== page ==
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Am J Hematol. 2015 Dec;90(12):1111-5. doi: 10.1002/ajh.24186. Epub 2015 Oct 12.

The impact of dasatinib on pregnancy outcomes.

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Department of Leukemia, University of Texas M.D. Anderson Cancer Center, Houston, Texas.
Hematology, S. Eugenio Hospital, Tor Vergata University, Rome, Italy.
Federal State-Funded Institution National Research Center for Hematology of the Ministry of Healthcare of the Russian Federation, Moscow, Russian Federation.
Bristol-Myers Squibb, Princeton, New Jersey.
Centre for Haematology, Imperial College, London, United Kingdom.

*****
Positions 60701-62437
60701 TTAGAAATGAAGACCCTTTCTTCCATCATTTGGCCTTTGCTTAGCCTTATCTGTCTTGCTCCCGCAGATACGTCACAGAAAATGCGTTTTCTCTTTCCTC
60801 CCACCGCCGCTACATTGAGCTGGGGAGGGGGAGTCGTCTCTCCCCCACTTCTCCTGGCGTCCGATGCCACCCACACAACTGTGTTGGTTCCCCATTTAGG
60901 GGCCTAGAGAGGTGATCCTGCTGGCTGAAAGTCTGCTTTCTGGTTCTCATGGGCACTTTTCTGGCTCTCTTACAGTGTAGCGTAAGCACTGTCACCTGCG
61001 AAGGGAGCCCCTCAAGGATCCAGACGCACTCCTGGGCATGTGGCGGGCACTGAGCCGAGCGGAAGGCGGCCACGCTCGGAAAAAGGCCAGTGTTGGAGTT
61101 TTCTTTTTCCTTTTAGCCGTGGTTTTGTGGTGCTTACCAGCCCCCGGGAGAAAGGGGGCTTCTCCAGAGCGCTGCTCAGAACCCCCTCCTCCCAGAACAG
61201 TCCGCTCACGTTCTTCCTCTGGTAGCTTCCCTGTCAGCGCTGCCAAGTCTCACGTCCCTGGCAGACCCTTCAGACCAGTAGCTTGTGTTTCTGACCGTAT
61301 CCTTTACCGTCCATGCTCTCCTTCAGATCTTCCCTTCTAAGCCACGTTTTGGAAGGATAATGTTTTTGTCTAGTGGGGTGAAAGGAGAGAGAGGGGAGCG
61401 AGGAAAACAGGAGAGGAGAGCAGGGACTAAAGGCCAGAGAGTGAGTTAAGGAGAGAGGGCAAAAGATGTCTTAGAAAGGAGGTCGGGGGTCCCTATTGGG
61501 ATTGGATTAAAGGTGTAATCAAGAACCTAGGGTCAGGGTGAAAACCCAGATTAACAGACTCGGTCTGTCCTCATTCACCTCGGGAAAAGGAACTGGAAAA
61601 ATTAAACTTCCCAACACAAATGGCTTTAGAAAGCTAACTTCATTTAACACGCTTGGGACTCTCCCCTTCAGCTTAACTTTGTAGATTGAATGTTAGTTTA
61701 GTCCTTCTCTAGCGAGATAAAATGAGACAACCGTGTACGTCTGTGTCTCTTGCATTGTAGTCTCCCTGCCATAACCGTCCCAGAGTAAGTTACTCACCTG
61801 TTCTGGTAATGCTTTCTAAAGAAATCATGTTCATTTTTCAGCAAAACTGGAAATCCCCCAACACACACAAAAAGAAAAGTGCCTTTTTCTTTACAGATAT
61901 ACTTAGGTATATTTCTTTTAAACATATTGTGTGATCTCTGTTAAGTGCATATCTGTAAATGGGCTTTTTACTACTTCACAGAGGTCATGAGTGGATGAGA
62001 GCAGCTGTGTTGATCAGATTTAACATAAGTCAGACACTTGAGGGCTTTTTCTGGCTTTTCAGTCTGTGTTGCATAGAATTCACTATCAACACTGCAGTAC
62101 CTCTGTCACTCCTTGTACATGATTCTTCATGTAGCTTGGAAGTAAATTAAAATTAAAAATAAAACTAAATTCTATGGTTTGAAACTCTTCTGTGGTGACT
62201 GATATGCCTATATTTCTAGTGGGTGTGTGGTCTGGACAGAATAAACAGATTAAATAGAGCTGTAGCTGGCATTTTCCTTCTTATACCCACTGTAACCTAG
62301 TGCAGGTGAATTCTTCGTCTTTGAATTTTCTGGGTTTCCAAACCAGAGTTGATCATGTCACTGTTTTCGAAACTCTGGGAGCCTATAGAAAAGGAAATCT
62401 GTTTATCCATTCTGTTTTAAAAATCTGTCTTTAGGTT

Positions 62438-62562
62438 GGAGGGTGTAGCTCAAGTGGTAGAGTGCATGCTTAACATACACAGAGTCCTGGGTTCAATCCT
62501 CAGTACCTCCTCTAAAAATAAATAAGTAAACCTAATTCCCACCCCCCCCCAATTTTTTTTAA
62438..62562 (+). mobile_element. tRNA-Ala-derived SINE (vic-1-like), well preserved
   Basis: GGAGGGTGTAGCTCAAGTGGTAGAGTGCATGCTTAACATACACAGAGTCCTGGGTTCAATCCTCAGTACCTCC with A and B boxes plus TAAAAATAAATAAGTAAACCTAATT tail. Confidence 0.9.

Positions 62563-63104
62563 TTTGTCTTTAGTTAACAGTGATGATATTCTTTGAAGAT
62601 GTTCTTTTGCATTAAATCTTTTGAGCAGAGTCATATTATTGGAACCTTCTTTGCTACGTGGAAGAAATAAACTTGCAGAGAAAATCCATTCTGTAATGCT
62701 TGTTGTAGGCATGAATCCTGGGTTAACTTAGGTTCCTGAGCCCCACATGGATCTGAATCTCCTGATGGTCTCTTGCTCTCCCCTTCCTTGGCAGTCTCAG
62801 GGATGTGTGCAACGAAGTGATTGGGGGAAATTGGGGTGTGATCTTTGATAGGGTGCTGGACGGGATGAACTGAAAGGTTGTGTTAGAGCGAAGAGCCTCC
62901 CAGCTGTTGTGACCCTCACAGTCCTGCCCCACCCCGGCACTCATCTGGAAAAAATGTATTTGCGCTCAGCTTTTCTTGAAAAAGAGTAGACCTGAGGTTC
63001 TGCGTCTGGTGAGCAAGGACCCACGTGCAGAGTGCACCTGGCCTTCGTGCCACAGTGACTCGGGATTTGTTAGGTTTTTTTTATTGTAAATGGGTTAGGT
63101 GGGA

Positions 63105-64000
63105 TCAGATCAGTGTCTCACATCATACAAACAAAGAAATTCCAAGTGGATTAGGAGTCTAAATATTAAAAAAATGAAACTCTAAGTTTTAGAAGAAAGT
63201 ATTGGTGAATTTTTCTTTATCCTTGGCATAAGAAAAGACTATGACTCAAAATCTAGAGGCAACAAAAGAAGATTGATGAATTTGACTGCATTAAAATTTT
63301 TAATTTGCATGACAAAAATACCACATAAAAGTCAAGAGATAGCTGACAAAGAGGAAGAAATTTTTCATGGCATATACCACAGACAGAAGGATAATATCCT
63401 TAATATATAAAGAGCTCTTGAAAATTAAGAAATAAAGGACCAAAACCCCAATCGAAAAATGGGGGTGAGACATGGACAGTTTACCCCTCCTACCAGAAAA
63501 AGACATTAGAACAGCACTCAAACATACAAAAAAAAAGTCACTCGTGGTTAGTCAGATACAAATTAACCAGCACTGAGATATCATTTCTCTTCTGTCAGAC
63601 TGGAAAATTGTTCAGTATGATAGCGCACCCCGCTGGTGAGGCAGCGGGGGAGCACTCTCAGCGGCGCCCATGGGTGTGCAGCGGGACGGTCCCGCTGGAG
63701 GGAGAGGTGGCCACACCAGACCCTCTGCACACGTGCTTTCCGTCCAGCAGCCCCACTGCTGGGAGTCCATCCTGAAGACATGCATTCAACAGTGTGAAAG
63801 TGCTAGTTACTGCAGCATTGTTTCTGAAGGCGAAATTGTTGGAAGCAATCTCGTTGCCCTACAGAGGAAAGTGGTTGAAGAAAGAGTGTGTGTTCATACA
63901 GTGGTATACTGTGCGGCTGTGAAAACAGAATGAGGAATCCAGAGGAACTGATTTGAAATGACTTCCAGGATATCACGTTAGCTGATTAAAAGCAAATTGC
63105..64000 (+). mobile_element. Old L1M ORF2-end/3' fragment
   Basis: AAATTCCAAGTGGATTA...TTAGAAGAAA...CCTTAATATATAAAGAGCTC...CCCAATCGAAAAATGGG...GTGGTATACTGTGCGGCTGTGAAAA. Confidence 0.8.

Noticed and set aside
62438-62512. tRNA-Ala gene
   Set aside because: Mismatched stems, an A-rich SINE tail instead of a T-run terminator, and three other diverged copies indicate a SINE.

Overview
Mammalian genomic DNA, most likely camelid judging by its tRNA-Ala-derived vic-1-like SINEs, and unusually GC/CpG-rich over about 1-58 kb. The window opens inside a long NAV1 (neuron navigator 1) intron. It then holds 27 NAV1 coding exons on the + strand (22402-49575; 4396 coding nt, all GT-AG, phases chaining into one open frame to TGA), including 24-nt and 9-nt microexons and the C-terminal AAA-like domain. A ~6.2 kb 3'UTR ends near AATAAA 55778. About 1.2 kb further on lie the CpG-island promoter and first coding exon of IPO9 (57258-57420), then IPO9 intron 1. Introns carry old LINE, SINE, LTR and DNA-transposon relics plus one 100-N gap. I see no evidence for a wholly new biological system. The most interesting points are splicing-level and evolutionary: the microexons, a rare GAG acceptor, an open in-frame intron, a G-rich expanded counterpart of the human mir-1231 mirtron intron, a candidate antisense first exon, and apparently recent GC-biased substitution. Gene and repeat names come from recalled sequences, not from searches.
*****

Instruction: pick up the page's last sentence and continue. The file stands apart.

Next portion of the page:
Prolonged survival in patients with chronic myeloid leukemia treated with BCR-ABL1-targeted tyrosine kinase inhibitors allows consideration of parenthood for patients on chronic therapy, but there are limited data about the effects of dasatinib on pregnancy. Pregnancy-related outcomes in dasatinib-treated patients or their partners reported to Bristol-Myers Squibb from clinical trials or healthcare providers through December 2013 were reviewed. Outcomes were available in 46/78 dasatinib-treated women (59%) and 33/69 partners of dasatinib-treated men (48%). Fifteen women (33%) delivered a normal infant; 18 (39%) and 8 (17%) had an elective or spontaneous abortion; and 5 (11%) had an abnormal pregnancy. There were 7 reports of fetal/infant abnormalities (encephalocele, renal tract abnormalities, and hydrops fetalis). Thirty of 33 (91%) infants fathered by dasatinib-treated men were reported normal at birth. Also, animal studies evaluated the impact of dasatinib on fertility, embryo-fetal toxicity, and development, suggesting that dasatinib may be a selective developmental toxicant. The outcomes of most pregnancies conceived by men treated with dasatinib were normal, but due to the small number of cases, further monitoring is required. Significant effects on pregnancy outcomes in women treated with dasatinib were found, supporting current recommendations that women avoid becoming pregnant during dasatinib treatment and be informed of fetal risks.

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